“It would have helped, especially in the downtown core, but the university has cited rising construction costs as a big issue and the reason they scaled back the plans,” says Lewis. “That's not very welcoming news considering we are increasing our enrolment. I believe there are just over 1,000 beds to fit the demand of 40,000-plus students that are attending the university.”
He adds that TMU is an especially challenging spot, given its location in the downtown core where land in scarce.
“They're competing with the interests of retail developers, condo developers, and office developers who are in need of the same space,” he says. “I think one of the things that we can do as a city is to utilize our inclusionary zoning policies or the City's Open Door policies to help incentivize and prioritize the development of student housing in and around universities. All levels of government should be pitching in to help address this particular need rather than relying on the market to address the problem.”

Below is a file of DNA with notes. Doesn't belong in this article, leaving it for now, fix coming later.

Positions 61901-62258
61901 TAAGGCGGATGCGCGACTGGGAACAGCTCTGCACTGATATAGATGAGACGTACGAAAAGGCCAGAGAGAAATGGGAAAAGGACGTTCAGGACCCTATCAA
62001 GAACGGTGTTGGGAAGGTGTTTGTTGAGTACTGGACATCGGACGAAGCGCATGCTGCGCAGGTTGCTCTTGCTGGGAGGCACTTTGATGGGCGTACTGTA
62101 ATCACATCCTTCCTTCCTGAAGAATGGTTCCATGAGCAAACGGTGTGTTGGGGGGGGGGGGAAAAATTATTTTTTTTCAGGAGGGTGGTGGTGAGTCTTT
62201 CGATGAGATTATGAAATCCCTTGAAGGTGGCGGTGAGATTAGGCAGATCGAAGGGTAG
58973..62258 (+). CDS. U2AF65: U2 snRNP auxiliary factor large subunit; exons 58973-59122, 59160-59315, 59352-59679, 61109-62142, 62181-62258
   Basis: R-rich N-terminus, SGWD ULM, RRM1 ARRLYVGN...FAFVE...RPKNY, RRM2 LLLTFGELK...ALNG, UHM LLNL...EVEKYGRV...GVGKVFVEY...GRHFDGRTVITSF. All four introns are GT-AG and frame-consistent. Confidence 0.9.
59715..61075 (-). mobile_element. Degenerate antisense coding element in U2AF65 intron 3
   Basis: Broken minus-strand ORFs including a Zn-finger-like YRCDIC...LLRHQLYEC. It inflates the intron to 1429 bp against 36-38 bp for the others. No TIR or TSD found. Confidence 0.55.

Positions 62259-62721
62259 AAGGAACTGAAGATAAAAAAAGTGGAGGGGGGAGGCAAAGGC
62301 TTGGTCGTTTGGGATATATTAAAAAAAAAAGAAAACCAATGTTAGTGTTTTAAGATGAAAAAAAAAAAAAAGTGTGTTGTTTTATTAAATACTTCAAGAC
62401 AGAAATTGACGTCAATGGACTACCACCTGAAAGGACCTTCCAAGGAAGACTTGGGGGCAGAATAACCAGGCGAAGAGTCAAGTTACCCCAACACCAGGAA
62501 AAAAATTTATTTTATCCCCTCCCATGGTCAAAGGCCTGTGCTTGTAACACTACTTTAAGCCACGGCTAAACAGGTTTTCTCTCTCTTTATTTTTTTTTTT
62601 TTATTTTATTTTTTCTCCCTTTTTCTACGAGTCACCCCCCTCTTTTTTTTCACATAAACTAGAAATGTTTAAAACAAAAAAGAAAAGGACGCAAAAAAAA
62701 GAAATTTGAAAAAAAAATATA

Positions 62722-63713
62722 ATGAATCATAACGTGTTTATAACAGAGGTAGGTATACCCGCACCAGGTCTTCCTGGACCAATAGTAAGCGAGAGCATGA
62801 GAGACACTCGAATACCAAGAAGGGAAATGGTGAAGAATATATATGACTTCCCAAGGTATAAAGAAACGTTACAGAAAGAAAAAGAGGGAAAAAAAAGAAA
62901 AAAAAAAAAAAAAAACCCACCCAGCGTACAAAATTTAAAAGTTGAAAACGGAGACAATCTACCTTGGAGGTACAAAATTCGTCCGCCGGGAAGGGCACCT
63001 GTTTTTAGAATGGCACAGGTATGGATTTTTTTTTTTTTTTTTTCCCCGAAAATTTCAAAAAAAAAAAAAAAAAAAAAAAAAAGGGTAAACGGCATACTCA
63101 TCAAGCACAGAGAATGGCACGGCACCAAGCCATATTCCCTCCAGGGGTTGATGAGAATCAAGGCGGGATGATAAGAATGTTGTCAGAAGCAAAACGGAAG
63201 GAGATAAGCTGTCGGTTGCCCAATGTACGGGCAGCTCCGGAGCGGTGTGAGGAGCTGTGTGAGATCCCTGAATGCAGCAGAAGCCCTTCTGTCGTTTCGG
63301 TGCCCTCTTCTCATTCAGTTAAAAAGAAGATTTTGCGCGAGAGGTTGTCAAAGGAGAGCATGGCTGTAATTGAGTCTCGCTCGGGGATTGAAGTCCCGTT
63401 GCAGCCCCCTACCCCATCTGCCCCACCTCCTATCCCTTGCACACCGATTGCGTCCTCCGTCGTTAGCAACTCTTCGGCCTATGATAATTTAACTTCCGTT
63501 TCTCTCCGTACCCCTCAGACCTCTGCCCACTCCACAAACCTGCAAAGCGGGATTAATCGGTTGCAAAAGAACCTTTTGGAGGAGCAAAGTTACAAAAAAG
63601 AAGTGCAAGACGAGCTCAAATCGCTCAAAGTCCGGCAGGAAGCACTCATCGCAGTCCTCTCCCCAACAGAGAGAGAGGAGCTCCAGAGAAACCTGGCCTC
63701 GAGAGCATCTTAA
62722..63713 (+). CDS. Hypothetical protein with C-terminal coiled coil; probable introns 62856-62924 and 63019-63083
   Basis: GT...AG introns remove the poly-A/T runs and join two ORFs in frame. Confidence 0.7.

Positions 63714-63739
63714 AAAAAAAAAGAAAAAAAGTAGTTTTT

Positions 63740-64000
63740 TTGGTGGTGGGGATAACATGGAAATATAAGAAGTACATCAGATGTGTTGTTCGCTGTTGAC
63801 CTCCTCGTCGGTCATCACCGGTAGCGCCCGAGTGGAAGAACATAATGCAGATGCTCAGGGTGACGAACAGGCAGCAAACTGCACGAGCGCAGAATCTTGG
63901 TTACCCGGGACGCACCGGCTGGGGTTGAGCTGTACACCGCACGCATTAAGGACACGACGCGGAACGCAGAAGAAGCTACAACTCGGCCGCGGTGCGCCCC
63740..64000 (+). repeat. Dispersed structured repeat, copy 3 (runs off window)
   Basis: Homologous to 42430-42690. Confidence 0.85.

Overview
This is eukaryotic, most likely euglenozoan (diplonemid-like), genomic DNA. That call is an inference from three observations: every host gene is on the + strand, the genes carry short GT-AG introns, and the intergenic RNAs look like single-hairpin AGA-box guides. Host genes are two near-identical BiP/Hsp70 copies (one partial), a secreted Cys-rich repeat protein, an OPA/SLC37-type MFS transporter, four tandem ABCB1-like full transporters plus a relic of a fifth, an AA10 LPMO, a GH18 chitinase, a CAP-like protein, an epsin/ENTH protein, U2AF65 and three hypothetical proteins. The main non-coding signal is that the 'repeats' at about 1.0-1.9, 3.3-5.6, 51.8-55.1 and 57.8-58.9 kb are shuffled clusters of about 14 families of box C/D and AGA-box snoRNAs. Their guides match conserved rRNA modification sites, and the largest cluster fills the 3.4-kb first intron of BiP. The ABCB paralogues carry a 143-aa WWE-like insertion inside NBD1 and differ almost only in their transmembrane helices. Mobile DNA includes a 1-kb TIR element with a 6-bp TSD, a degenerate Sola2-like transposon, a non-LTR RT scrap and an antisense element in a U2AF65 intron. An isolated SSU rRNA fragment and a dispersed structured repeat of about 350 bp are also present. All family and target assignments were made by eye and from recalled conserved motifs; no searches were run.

And if these issues go unaddressed, the potential for brain waste will be high and the ramifications to Canada’s future workforce could be devastating.
“Unless certain new measures are introduced, I only imagine that the situation will get worse,” says Rezaee. “And then more people will be pushed out of the education system because they can't afford the cost of living and paying for their education.”
In her view, a good first step would be to learn more about the students who are turning to shelters. With more information, the government, their schools, and their communities may stand a better chance of helping them.
"Is it because they are, for example, dealing with intergenerational trauma and their homes are no longer safe? Is it a cash flow issue and they need access to cash transfer programs?" she says. "We need a little bit more data or understanding of who these students are who end up in the shelter system and what specific challenges they are facing."